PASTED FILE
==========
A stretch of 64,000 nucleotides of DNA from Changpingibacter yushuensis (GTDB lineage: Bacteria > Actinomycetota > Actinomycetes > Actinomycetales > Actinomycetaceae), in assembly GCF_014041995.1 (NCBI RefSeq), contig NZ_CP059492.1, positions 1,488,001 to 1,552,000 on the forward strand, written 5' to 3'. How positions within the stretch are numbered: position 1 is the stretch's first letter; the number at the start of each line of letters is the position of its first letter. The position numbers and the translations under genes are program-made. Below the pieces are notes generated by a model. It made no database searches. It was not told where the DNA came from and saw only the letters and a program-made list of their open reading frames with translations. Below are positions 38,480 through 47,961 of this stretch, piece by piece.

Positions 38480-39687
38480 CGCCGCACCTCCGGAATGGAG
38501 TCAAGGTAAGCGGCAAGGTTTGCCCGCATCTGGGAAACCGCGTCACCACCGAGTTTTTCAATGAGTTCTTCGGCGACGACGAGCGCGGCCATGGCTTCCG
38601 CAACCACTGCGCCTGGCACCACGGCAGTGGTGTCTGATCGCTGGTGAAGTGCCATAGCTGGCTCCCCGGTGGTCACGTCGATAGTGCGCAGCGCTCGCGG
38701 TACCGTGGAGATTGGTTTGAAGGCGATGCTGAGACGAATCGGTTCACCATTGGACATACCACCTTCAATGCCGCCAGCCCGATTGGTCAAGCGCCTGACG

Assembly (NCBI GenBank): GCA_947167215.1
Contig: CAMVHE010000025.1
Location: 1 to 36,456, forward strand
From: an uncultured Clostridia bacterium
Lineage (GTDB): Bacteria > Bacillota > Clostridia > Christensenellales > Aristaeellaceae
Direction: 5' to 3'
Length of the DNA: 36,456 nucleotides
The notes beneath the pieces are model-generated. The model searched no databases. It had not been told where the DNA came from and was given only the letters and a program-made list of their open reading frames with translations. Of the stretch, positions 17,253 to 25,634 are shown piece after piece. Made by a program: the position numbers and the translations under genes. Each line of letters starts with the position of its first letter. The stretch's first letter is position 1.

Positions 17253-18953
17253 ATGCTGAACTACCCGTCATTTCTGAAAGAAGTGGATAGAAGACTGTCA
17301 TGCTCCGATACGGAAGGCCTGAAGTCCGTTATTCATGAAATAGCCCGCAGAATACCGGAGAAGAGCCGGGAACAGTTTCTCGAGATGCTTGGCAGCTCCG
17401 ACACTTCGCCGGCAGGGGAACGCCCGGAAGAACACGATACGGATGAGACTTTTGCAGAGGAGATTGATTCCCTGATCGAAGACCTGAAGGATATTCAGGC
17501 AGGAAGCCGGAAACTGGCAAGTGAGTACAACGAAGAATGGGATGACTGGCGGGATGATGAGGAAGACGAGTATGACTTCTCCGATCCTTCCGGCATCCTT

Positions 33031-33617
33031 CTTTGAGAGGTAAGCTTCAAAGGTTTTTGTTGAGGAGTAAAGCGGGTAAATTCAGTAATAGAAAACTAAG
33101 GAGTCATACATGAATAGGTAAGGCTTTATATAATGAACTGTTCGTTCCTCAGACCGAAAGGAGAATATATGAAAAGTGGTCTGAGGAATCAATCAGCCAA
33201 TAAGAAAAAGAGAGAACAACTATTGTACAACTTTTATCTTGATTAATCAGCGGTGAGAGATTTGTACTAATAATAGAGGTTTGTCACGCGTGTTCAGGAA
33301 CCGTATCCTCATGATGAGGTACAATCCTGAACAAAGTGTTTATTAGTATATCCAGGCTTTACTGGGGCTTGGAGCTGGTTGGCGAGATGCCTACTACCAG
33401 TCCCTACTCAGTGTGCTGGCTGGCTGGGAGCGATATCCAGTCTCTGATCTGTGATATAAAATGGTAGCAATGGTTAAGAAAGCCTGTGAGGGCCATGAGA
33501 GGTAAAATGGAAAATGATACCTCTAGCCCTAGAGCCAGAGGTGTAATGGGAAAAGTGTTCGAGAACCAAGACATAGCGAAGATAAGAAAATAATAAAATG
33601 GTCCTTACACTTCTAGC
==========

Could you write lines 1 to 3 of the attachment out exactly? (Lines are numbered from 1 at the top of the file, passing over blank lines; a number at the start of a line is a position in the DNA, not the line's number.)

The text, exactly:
A stretch of 64,000 nucleotides of DNA from Changpingibacter yushuensis (GTDB lineage: Bacteria > Actinomycetota > Actinomycetes > Actinomycetales > Actinomycetaceae), in assembly GCF_014041995.1 (NCBI RefSeq), contig NZ_CP059492.1, positions 1,488,001 to 1,552,000 on the forward strand, written 5' to 3'. How positions within the stretch are numbered: position 1 is the stretch's first letter; the number at the start of each line of letters is the position of its first letter. The position numbers and the translations under genes are program-made. Below the pieces are notes generated by a model. It made no database searches. It was not told where the DNA came from and saw only the letters and a program-made list of their open reading frames with translations. Below are positions 38,480 through 47,961 of this stretch, piece by piece.

Positions 38480-39687
38480 CGCCGCACCTCCGGAATGGAG